[0063] The optical tuning layer 135 can have a thickness less than a threshold thickness (e.g., 10 nm, 100 nm, etc.). For example, the thickness can be 1-10 nm, 10-25 nm, 25-100 nm, or less than 1 nm. However, the electronic protection layer 120 can alternatively have a thickness greater than 100 nm, or have any other suitable thickness. The optical tuning layer 135 (and/or any other supplemental layers 105) can have a refractive index greater than 1 (e.g., 1.1, 1.2, 1.3, 1.4, 1.5, 1.75, 2, 2.25, 2.5, 3, 1-1.3, 1-2- i-5 > 1-5-2, 2-3, greater than 3, etc.), substantially equal to 1, between o and 1, less than o, and/or any other suitable refractive index. The optical tuning layer 135 can include: metals, metal compounds (e.g., oxides, nitrides, etc.), semiconductors, semiconductor compounds (e.g., oxides, nitrides, etc.), and/or any other suitable materials.

[0064] In a first embodiment, the optical tuning layer 135 functions to increase above-gap light absorption in the semiconductor layers (e.g., to enhance the photovoltage effect). In a first example of this embodiment, the layer 135 functions as an anti-reflective coating. In this example, the layer 135 preferably has an intermediate refractive index (e.g., with a value between the indices of the semiconductor layers and the gap adjacent the anode first side), such as a value greater than 1 but less than the semiconductor refractive index. In a second example, the layer 135 includes a textured topography (e.g., pyramidal or inverse pyramidal, domed, etc.), which can function to promote light scattering (e.g., increasing photon path length within the semiconductor material, thereby increasing absorption). In a third example, the layer 135 functions to enhance above-gap light intensity in a region of desired absorption (e.g., near a side of the semiconductor layers closest to the anode first side) and/or decrease light intensity in a region of undesired absorption (e.g., near the opposing side of the semiconductor layers, where above-gap absorption can result in photovoltage effects that reduce the device output voltage), such as via constructive and/or destructive optical interference (e.g., achieved in cooperation with one or more other layers of the anode, such as a reflective electrical contact 160 opposing the layer 135 across the semiconductor layers 110). However, the layer 135 can additionally or alternatively increase above-gap absorption in any other suitable manner.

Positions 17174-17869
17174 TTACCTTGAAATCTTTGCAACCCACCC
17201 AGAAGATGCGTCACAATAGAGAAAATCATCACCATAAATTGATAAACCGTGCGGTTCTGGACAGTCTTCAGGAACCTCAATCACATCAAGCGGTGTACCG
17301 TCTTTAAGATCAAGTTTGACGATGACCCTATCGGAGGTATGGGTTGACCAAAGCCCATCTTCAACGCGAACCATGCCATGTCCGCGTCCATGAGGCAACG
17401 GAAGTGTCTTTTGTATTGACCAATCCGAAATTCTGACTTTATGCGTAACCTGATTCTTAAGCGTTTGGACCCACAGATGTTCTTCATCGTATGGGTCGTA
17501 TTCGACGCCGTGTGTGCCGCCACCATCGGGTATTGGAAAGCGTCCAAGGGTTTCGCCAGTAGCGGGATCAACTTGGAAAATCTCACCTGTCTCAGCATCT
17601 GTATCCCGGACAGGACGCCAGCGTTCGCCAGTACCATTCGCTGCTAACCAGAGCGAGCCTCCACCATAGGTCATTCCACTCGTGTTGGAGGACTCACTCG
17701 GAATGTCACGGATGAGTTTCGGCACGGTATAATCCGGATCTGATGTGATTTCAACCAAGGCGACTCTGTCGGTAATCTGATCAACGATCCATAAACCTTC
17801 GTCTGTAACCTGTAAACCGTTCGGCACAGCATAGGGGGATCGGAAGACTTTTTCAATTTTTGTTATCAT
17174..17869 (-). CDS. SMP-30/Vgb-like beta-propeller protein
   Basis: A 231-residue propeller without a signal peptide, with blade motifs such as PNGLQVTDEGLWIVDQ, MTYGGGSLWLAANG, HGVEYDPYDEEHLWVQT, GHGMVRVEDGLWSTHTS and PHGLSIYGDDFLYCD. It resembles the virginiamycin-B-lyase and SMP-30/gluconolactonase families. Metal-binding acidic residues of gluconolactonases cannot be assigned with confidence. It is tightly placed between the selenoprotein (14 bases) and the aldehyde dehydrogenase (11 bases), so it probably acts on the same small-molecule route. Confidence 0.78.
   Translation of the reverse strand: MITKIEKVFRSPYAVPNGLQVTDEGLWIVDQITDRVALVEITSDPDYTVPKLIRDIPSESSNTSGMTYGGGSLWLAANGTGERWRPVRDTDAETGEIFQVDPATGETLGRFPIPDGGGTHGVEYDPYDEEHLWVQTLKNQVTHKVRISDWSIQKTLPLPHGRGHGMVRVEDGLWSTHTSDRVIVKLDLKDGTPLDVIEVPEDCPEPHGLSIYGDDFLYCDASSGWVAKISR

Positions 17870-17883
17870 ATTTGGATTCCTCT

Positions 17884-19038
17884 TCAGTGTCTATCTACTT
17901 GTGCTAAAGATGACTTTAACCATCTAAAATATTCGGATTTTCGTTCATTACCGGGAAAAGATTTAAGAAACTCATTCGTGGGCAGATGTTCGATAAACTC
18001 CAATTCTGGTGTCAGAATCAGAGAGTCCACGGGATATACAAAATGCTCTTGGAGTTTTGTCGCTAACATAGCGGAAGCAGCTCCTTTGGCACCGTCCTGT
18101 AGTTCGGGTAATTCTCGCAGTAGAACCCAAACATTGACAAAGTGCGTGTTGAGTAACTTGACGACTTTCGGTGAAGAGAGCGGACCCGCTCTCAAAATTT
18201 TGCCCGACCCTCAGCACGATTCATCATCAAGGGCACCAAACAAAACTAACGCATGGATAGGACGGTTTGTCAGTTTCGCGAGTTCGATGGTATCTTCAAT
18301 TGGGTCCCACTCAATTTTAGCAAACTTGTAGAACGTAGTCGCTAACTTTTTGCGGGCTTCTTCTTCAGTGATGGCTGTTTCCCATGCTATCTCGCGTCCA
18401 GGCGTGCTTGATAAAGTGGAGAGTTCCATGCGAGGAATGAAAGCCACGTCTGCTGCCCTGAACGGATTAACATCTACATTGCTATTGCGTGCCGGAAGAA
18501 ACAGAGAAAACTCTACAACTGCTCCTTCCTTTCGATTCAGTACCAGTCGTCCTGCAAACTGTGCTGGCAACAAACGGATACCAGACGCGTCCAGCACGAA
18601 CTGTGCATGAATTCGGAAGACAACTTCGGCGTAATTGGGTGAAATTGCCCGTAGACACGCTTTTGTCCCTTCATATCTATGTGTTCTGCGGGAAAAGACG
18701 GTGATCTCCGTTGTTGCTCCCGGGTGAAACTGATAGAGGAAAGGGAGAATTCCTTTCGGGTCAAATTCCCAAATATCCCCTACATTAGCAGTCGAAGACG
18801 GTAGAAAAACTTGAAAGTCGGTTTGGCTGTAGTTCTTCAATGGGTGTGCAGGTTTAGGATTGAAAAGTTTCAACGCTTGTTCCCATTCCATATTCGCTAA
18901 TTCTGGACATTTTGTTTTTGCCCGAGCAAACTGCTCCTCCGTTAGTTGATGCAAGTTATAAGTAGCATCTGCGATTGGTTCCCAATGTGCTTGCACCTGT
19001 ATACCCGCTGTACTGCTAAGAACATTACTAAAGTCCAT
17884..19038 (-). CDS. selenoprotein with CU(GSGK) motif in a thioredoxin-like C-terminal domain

[0065] The optical tuning layer 135 can additionally or alternatively function to reduce light absorption in the anode (e.g., to promote retransmission of the light to the cathode, thereby reducing thermal losses from the cathode and/or heating of the anode), optionally including reduction of above-gap light absorption in the semiconductor layers. For example, the layer 135 can be an optical reflector (e.g., can have a high refractive index, such as a refractive index greater than the semiconductor refractive index). In a first example, the layer 135 includes a metal or metal compound that functions as a broad-spectrum reflector. In a second example, the layer 135 includes (e.g., in the semiconductor layers 110, such as integrated with and/or near the carrier blocking layer 114) one or more wider-bandgap (as compared with the bulk semiconductor 111) semiconductor layers, preferably moderately- or highly-doped layers. Such wider-bandgap layers can be reflective to below-gap photons (e.g., IR photons) but substantially transparent to above-gap photons (e.g., visible light photons). However, the anode 100 can additionally or alternatively include any suitable optical tuning layer(s) 135 in any suitable configuration.

[0066] The chemical protection layer 140 can function to protect materials in one or more other layers (e.g., deeper than the chemical protection layer 140) from chemical and/or electrochemical degradation. For example, the chemical protection layer 140 can function to protect the semiconductor layers 110 from chemical degradation due to interaction with a work function tuning material (e.g., material from the work function tuning layer 150) and/or other potentially reactive substances in the environment of the anode (e.g., oxygen), such as degradation at elevated temperature (e.g., a typical anode operation temperature, such as 150-250 °C, 250-350 °C, 450-550 °C, 550-650 °C, 100-1000 °C, and/or any other suitable anode temperature). In a first example, the layer 140 prevents passage (e.g., diffusion) of the reactive and/or degradative species through the layer 140. In a second example, the layer 140 captures the reactive and/or degradative species (e.g., by chemically reacting with them, such as titanium metal and/or oxygen-poor titanium oxide scavenging oxygen, thereby preventing it from oxidizing the semiconductor layers 110). However, the layer 140 can additionally or alternatively function in any other suitable manner.